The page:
They formed specialised teams to focus on cloud services and AI. Each team was made up of experts in the fields of cloud services and AI. The HR functions were focused on an EVP that was all about future skills.
- Develop a Change Strategy ✔️
They invested heavily in building and acquiring cloud infrastructure and services, such as the acquisition of SoftLayer for cloud infrastructure and Red Hat for open-source technology expertise. This underpinned their credibility as cloud consultants.
- Communicate the Vision and Plan ✔️
IBM’s CEO at the time, Ginni Rometty, communicated the transformation strategy to employees, clients, and shareholders through various channels. That push on reskilling was reiterated by the new CEO, Arvind Krishna. There was an emphasis on the company’s commitment to innovation, showing intentions for the future of the business.
- Engage Stakeholders ✔️
IBM Consulting engaged with clients, partners, and industry experts to gather insights and feedback. This ensured their offerings met market needs. The importance of reskilling was emphasized in all the internal communications, with career pathways made more explicit and accessible.
- Allocate Resources ✔️
Significant resources were given to research and development in cloud computing and AI, as well as to marketing and sales efforts to promote their new services.
- Implement the Change ✔️
A range of cloud services was launched, including IBM Cloud and IBM Watson, their AI platform. They also began migrating existing clients to cloud-based solutions.
- Monitor and Measure Progress ✔️
Key performance indicators were closely monitored, relating to cloud revenue, AI adoption, employee and customer satisfaction.
- Address Resistance and Barriers ✔️
While IBM Consulting encountered resistance from some employees who were more comfortable and familiar with the traditional business model. To support these employees, they offered training and development opportunities to upskill as well as careers festivals to inspire employees to try something new.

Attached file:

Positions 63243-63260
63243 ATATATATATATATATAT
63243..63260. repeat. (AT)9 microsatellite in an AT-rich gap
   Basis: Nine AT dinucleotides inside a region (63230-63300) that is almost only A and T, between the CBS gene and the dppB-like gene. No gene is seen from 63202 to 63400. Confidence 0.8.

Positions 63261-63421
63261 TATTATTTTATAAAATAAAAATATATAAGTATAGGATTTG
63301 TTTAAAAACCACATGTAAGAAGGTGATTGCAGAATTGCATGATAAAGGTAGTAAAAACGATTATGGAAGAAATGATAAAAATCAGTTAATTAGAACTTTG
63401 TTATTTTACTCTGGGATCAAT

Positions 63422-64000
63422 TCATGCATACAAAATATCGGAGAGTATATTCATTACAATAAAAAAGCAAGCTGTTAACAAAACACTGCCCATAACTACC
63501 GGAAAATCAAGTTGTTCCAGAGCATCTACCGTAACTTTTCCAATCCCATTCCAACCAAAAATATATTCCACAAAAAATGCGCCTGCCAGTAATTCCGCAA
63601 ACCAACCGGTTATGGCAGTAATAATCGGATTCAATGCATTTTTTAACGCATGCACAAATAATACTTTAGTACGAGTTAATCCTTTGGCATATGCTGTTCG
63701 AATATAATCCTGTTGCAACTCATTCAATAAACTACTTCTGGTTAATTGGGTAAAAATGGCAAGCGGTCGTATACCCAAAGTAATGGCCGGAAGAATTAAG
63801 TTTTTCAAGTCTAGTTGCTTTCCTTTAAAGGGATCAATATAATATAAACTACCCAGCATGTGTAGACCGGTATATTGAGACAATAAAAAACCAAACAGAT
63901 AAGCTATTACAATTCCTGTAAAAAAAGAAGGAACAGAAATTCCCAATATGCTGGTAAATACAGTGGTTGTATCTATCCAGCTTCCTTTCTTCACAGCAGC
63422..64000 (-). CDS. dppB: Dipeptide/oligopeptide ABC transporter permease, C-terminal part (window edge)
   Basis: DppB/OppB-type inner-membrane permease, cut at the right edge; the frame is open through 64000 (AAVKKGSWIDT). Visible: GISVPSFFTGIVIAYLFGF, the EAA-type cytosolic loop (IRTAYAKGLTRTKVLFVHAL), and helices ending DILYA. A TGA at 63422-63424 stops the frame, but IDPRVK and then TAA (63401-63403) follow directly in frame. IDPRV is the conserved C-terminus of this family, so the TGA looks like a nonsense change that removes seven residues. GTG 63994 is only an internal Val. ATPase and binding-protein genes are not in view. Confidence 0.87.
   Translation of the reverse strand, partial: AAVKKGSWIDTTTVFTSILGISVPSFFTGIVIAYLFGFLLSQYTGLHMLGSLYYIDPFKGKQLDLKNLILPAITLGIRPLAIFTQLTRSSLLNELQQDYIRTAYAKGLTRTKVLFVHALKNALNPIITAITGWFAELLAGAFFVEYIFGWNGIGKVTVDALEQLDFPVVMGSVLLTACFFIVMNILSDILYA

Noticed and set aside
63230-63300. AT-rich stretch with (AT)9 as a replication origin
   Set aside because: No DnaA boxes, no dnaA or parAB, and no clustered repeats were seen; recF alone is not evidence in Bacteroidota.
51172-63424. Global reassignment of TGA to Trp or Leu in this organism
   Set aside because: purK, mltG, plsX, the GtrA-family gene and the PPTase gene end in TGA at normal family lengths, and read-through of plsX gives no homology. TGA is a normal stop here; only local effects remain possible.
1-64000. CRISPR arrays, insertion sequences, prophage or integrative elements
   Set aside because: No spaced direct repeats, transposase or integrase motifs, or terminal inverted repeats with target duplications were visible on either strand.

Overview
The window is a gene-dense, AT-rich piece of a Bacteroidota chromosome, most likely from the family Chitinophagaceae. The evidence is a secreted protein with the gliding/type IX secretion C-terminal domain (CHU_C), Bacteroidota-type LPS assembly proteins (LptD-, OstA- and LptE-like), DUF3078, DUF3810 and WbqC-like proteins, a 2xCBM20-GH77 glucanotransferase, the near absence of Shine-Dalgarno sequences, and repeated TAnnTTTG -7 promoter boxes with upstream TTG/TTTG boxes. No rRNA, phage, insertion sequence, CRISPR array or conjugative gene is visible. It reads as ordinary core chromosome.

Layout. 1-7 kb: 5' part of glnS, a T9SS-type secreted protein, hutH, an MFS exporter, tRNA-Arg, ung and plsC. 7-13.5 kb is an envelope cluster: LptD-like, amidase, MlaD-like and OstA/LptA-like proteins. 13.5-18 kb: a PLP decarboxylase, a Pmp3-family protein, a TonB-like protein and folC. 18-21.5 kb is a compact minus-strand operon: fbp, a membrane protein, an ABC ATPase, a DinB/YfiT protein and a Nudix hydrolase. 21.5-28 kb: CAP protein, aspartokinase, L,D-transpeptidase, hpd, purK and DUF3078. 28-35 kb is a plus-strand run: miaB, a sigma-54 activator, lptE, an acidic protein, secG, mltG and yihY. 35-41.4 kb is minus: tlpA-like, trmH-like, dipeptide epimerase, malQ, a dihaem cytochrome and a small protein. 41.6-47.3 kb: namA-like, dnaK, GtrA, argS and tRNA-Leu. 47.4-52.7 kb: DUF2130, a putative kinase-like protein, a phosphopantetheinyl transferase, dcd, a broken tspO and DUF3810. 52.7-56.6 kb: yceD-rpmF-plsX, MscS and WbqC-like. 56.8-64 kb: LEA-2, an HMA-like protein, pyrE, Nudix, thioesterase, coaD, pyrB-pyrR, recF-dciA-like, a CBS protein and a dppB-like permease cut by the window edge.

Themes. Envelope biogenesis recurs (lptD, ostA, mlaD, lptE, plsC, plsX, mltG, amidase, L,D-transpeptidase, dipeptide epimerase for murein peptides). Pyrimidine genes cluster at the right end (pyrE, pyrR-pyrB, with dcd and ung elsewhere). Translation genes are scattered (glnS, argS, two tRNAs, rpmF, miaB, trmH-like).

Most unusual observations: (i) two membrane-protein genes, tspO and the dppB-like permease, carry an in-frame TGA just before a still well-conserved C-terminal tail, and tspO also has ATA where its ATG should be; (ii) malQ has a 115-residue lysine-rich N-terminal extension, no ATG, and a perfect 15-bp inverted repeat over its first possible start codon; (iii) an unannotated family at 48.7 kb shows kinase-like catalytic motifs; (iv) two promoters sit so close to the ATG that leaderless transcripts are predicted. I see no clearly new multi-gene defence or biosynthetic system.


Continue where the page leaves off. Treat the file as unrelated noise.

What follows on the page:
- Celebrate Small Wins ✔️
Milestones such as winning major cloud contracts and achieving breakthroughs in AI research were celebrated as they happened, keeping the momentum and motivation moving.
- Adjust the Plan as Necessary ✔️
To remain competitive, IBM Consulting adjusted its strategy in response to market feedback and changes in technology trends.
- Sustain the Change ✔️
The organisation continues to innovate and invest in cloud and AI technologies to maintain its leadership position.
- Communicate Success ✔️
Success stories and case studies are regularly shared, highlighting how their cloud and AI solutions have positively impacted clients across various industries.
- Learn and Iterate ✔️
IBM continuously learns from experiences and customer feedback which help to refine its offerings and strategies.
This is a great example of how a large, established company can successfully adapt to changing markets and technology trends by implementing a comprehensive change programme.
⭐ How we support brands with change programmes ⭐
Back in 2018/19, TSB experienced a significant IT failure. Our team of experts were were brought onboard to guide and support employees and managers through a process of listening and responding to needs, as IT changes were introduced across the bank.
When HSBC introduced Agile and DevOps working practices, they asked The Team to develop a narrative and campaign that could be used to support all the communication that went from the business to employees.These simple narratives act as a red thread that run through everything that the business communicates.
If you’d like us to support your change programme, get in touch.